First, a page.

in the operation it is to be noted that the relay coils eid and 98 tend to rotate armature 9d in opposite directions to control the drive motor, The motor itl will be energized to extend or retract the antenna or will remain in a given position dependent upon coil eucrgization. Assuming that the receiver has been turned on and is operative the operator then adjusts the position of the sensitivity control il to a position which he assumes will give him a satisfactory listenable signal with the proper antenna extension. lf the antenna is extended further than necessary for a given station then the amplitude of the incoming signal induced in the ticlder coil 36 develops a voltage across condenser de and the potential divider including resistance 42, which is large, causing a high signal to be applied. This voltage on base 50 of transistor 52 will cause relatively large collector current flow through transistor to increase the voltage on base 5'6 of transistor 5E connected in cascade therewith. This increase in voltage on base 55d increases the llow of collector current through transistor 5S and through relay coil 96 in series therewith and it tends to attract balanced armature 4- causing it to rotate about its pivot and engage stationary contact $8 to cause the drive motor to move the antenna down or retract the same. At the same time the increased collector current through transistor S8 raises the voltage of emitter 'Til of this transistor. Since emitter 72 of transistor 7 4 is connected directly to emitter 7i) its voltage is simultaneously raised. The raising of the voltage at emitter 72 reduces the collector current of transistor 74 and in turn the current through relay Coil 9S. Thus as the main input signal at sensitivity adjustment increases the current through relay coil 96 increases and that through relay coil 98 decreases. This turns the armature 94 countercloclrwise about its pivot completing the circuit for stationary contact 92 and energizing the motor to retract the antenna.

As the antenna retracts the amplitude of the incoming signal will become smalleix resulting in a reduction in the ow of collector current through transistor 58 and an increase in the collector current of transistor 74 until such point as the fields of coil 96 and 93 balance and the armature 94 returns to balanced position. Ou the other hand,

L if at any time the amplitude of the signal applied to the receiver is not sutlicient to provide a listenable program, the voltage on base Sii of transistor' 52 falls below a predetermined point, reducing in turn the collector current of 5 transistor 58 and increasing the collector current through transistor 74. This unbalances the relay to rotate the armature 9d clockwise energizing the antenna motor to further extend the antenna and increase the signal applied to the receiver for unbalance. ln this way a balance 10 is maintained for a given desired signal strength and only as much antenna is extended as is required and not any in excess thereof.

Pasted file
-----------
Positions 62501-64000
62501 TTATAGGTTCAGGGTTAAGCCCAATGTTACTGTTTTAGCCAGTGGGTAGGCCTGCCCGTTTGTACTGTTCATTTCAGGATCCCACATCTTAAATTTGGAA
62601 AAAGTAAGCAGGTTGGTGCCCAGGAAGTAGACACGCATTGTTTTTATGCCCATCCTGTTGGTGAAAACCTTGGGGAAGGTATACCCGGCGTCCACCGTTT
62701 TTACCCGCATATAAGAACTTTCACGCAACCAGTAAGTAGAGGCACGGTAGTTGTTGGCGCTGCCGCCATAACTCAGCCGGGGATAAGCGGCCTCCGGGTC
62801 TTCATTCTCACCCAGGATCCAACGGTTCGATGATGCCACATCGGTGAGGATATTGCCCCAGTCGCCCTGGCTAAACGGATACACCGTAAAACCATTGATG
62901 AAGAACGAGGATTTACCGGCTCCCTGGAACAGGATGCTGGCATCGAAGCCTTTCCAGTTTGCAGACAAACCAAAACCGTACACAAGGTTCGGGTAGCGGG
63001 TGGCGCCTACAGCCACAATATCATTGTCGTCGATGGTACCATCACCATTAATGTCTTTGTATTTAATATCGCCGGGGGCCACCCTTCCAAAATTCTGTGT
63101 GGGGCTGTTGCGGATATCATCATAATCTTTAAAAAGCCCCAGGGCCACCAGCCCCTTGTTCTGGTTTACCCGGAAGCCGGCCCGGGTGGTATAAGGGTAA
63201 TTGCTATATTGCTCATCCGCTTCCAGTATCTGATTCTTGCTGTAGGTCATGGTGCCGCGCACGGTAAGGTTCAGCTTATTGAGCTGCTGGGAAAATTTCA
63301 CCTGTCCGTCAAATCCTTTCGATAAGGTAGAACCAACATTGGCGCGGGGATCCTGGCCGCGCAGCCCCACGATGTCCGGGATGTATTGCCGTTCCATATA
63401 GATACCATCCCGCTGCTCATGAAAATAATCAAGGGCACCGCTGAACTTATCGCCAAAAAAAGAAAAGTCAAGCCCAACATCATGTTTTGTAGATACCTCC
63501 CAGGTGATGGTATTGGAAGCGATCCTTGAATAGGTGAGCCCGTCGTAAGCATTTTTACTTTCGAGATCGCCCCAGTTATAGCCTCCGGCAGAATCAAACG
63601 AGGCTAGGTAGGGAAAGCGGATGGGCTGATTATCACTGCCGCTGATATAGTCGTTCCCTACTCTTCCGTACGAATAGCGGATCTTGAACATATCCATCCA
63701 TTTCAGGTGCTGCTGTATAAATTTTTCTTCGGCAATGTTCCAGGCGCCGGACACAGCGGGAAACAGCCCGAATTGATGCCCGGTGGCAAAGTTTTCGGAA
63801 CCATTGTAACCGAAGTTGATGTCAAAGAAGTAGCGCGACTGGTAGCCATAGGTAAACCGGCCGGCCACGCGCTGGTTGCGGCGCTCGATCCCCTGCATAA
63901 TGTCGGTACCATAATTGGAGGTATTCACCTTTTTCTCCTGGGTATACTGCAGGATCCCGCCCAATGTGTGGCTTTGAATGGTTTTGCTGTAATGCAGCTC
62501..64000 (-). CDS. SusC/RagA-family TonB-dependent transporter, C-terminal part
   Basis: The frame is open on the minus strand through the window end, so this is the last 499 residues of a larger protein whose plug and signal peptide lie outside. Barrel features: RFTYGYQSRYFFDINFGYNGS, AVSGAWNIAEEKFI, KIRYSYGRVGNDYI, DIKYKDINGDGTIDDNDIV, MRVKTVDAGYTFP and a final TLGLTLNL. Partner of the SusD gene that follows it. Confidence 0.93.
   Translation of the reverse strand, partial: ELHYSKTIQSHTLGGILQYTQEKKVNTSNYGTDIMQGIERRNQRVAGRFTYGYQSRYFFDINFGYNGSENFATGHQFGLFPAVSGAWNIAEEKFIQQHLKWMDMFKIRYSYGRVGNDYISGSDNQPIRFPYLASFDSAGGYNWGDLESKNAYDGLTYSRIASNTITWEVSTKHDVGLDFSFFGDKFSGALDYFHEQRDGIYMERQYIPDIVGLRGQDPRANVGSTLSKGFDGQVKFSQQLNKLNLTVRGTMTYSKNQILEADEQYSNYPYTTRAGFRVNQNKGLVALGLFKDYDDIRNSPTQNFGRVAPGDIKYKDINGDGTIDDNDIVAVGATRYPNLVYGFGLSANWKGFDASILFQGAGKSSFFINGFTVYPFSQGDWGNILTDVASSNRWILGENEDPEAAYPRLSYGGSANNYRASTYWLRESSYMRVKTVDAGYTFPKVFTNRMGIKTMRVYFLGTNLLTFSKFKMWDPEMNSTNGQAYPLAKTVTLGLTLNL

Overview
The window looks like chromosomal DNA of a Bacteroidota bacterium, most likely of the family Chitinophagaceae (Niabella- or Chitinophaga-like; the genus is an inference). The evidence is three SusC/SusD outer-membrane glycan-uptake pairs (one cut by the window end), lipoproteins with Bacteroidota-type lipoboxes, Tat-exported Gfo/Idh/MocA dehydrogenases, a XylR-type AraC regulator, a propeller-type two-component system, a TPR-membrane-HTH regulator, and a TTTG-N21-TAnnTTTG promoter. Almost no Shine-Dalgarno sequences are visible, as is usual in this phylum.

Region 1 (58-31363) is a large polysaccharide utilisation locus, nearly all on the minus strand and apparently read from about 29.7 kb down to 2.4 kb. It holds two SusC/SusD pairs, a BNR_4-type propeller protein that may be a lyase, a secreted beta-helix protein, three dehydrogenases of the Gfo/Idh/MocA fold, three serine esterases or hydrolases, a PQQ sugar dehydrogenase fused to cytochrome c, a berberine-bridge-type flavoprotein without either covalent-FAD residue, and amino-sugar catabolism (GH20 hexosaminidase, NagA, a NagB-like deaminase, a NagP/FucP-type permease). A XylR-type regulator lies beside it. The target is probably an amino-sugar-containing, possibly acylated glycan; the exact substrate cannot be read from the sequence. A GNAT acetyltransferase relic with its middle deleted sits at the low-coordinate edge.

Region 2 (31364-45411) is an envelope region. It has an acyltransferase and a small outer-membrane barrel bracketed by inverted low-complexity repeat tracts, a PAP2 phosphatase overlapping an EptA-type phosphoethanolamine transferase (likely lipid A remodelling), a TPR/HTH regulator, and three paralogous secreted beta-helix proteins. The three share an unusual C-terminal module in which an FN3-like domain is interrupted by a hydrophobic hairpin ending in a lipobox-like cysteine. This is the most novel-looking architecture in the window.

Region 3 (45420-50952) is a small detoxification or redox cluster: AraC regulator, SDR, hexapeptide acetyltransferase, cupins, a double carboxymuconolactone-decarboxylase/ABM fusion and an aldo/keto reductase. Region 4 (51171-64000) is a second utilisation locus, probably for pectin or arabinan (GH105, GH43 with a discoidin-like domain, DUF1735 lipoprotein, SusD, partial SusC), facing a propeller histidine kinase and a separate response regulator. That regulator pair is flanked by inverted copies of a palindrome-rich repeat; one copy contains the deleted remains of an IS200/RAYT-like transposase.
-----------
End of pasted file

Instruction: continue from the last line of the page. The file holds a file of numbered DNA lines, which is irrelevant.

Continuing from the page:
As an alternative form of my invention, the sensitivity control may be made self compensating by connecting the adjustable contact dal to the motor drive so that as the motor operates to extend or retract the antenna as the need arises, it simultaneously moves the adjustable contact for correction in signal input. For example, if the signal strength of the incoming signal increases, the

relay is unbalanced to energize the motor in the down direction. Simultaneously, the motor would move the contact #i8 down to apply a smaller percentage of the sig- This provides a more quickly balanced system and one not so sensitive. En this system the adjustable contact dd would originally be located at the approximate center of resistance 42 and then adjust resistance 80 until the relay balances on a normal strength signal. After this interval adjustment the system will thereafter regulate itself automatically.

What is claimed is:

l. ln radio receiving apparatus, extensible antenna means, motive means mechanically connected to the exensible antenna means to either extend or retract the same, a source of electrical power, switching means interconrlccting said source of electrical power and said motive means to control energization of the same, amplifying means in said radio receiving apparatus connected to said extensibe antenna and receiving a signal therefrom of an intercepted modulated high frequency wave, means 4o connected Ito the amplifying means upon which a direct current voltage is developed which is proportional to the strength of the incoming high frequency wave intercepted by the antenna, and amplifying and control means connecting the means upon which a direct current voltage is developed and the switching means to actuate the same to cause the motive means to extend the antenna if the strength of the incoming wave decreases or retract the ante-nua if the strength of the incoming wave increases so that only the necessary amount of antenna will project beyond the housing.